But it was left to San Jose Mercury News editorial writers to push for transparent and accessible government and better enforcement of the state's open government laws.
First they shamed the city, pointing out that "San Francisco, Oakland, even Milpitas have better public-access laws." Next they hammered then-mayor Ron Gonzales for saying that calls for more open government were "a bunch of nonsense." Then they printed guiding principles for a proposed sunshine ordinance that they'd developed in conjunction with the League of Women Voters and Mercury News attorney James Chadwick.
When city council member Chuck Reed was elected mayor on a platform of open government reforms, the paper still didn't give up. Instead, it's continuing to champion the need to bring more sunshine to San Jose and working with a community task force on breaking new ground, such as taping closed sessions so they can one day be made available when there's no further need for secrecy.
Somehow the Merc also managed to pull off another amazing feat: the paper built public understanding of and support for sunshine along the way. (Phelan)
SAN MATEO COUNTY TIMES
When outbreaks of the highly contagious norovirus sprang up in a number of California counties, San Mateo County was among those hit. Public health officials, however, would not release the names of the facilities where numerous individuals became infected, citing concerns about privacy and not wanting to discourage facility managers from contacting health officials.
Nonetheless, the San Mateo County Times ran a series of reports on the outbreaks in the named and unnamed facilities. After publishing reports on unnamed facilities, the news staff began to receive phone calls from residents who wanted to know the names of the facilities. Times reporter Rebekah Gordon told us it became clear that the public wanted to know this information, and the paper fought the county's secrecy.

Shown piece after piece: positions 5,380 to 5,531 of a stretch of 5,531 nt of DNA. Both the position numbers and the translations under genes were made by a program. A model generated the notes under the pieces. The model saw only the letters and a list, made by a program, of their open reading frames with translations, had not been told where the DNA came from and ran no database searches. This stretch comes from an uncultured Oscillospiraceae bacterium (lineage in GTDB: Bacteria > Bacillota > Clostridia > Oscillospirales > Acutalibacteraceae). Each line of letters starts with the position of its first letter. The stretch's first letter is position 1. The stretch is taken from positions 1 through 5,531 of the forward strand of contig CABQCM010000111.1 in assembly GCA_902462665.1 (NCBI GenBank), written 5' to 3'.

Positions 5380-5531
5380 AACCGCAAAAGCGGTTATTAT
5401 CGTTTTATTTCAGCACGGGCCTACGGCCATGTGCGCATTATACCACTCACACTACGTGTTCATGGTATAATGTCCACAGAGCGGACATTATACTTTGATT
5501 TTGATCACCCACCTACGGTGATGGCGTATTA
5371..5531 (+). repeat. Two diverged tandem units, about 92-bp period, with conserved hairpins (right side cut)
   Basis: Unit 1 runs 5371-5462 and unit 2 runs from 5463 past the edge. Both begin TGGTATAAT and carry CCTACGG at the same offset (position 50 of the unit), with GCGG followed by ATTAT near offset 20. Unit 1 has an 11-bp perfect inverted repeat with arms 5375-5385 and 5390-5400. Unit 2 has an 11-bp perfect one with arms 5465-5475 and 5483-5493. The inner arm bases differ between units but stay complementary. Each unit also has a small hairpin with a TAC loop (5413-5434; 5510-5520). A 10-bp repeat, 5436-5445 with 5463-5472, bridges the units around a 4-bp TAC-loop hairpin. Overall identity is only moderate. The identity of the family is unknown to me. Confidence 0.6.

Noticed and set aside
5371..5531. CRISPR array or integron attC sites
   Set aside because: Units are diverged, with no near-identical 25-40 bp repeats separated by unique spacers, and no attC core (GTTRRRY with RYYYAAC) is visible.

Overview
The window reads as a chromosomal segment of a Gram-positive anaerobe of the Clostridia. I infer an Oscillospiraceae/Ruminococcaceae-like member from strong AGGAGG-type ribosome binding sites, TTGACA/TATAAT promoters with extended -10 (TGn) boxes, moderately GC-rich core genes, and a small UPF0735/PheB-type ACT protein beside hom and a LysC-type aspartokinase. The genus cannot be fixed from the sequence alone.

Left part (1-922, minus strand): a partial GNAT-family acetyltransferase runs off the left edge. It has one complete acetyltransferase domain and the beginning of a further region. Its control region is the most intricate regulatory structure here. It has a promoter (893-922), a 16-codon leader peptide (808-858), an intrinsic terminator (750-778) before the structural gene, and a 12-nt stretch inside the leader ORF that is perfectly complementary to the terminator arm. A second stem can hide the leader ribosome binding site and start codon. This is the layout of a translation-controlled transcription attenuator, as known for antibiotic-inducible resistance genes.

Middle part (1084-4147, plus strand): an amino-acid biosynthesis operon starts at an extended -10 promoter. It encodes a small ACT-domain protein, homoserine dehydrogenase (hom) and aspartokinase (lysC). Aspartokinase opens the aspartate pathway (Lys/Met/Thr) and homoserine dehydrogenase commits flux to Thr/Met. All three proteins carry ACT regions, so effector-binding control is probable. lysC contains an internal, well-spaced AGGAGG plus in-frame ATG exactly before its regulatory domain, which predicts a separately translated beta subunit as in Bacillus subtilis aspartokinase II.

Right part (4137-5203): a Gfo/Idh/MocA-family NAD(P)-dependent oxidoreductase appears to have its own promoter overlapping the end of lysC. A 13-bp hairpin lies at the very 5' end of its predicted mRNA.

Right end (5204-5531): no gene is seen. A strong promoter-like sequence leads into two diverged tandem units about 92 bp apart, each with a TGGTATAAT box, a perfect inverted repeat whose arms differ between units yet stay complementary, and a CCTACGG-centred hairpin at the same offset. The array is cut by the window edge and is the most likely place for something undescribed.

Gordon learned that facilities are required by law to report outbreaks, regardless of the potential for media exposure. Times attorney Duffy Carolan sought out and won the disclosure of the names of four facilities.
"The county's initial nondisclosure decision evoked public policy and public safety concerns at a very broad level, and nondisclosure would have had a very profound effect on the public's ability to obtain information that affects their own health and safety. By persisting in the face of secrecy, the Times was able to establish a precedent and practice that will well serve to inform their readers in the future," Carolan told us.
The paper learned the outbreak was far more widespread than the county had admitted, finding 146 cases in six facilities. Gordon said, "The numbers were so much higher than we were ever led to believe." (Julie Park)
Online free speech
Even as he sits inside the Federal Correctional Institute in Dublin, where he's been denied on-camera and in-person interviews, jailed freelance journalist Josh Wolf manages to get out the message. Last month Wolf, who is imprisoned for refusing to give up video outtakes of a July 2005 anarchist protest in the Mission that turned violent, earned a place in the Guinness World Records for being the journalist to have served the longest jail term in US history for resisting a subpoena.
His thoughts on the agenda behind his incarceration were read at press conferences that day, reminding everyone of the importance of a free press.